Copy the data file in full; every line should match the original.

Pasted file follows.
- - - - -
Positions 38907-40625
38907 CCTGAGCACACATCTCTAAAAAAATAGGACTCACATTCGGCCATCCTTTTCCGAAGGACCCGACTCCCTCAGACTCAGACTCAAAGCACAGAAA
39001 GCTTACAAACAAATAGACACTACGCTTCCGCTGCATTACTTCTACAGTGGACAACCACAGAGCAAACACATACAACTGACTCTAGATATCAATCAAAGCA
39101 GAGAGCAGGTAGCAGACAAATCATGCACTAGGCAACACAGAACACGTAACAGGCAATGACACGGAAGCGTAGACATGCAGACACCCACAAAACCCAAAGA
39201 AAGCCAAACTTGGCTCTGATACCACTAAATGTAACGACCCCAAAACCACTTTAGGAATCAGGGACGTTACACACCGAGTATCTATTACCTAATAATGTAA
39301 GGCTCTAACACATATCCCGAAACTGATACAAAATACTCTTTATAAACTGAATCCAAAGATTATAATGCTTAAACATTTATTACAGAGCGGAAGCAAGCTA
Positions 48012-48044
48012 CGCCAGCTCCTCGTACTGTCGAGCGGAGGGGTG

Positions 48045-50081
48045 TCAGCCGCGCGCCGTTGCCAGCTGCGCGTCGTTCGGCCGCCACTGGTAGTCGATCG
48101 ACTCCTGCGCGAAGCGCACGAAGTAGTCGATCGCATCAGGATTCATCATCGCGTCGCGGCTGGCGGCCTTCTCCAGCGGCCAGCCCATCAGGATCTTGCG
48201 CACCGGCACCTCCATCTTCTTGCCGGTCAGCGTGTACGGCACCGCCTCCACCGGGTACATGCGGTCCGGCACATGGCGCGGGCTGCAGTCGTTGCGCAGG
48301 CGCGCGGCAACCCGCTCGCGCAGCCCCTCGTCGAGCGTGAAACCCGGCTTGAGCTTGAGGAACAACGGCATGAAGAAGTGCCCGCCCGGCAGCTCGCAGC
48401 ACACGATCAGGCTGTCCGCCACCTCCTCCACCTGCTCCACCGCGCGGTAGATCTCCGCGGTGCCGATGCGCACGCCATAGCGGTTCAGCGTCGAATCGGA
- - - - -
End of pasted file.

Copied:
Positions 38907-40625
38907 CCTGAGCACACATCTCTAAAAAAATAGGACTCACATTCGGCCATCCTTTTCCGAAGGACCCGACTCCCTCAGACTCAGACTCAAAGCACAGAAA
39001 GCTTACAAACAAATAGACACTACGCTTCCGCTGCATTACTTCTACAGTGGACAACCACAGAGCAAACACATACAACTGACTCTAGATATCAATCAAAGCA
39101 GAGAGCAGGTAGCAGACAAATCATGCACTAGGCAACACAGAACACGTAACAGGCAATGACACGGAAGCGTAGACATGCAGACACCCACAAAACCCAAAGA
39201 AAGCCAAACTTGGCTCTGATACCACTAAATGTAACGACCCCAAAACCACTTTAGGAATCAGGGACGTTACACACCGAGTATCTATTACCTAATAATGTAA
39301 GGCTCTAACACATATCCCGAAACTGATACAAAATACTCTTTATAAACTGAATCCAAAGATTATAATGCTTAAACATTTATTACAGAGCGGAAGCAAGCTA
Positions 48012-48044
48012 CGCCAGCTCCTCGTACTGTCGAGCGGAGGGGTG

Positions 48045-50081
48045 TCAGCCGCGCGCCGTTGCCAGCTGCGCGTCGTTCGGCCGCCACTGGTAGTCGATCG
48101 ACTCCTGCGCGAAGCGCACGAAGTAGTCGATCGCATCAGGATTCATCATCGCGTCGCGGCTGGCGGCCTTCTCCAGCGGCCAGCCCATCAGGATCTTGCG
48201 CACCGGCACCTCCATCTTCTTGCCGGTCAGCGTGTACGGCACCGCCTCCACCGGGTACATGCGGTCCGGCACATGGCGCGGGCTGCAGTCGTTGCGCAGG
48301 CGCGCGGCAACCCGCTCGCGCAGCCCCTCGTCGAGCGTGAAACCCGGCTTGAGCTTGAGGAACAACGGCATGAAGAAGTGCCCGCCCGGCAGCTCGCAGC
48401 ACACGATCAGGCTGTCCGCCACCTCCTCCACCTGCTCCACCGCGCGGTAGATCTCCGCGGTGCCGATGCGCACGCCATAGCGGTTCAGCGTCGAATCGGA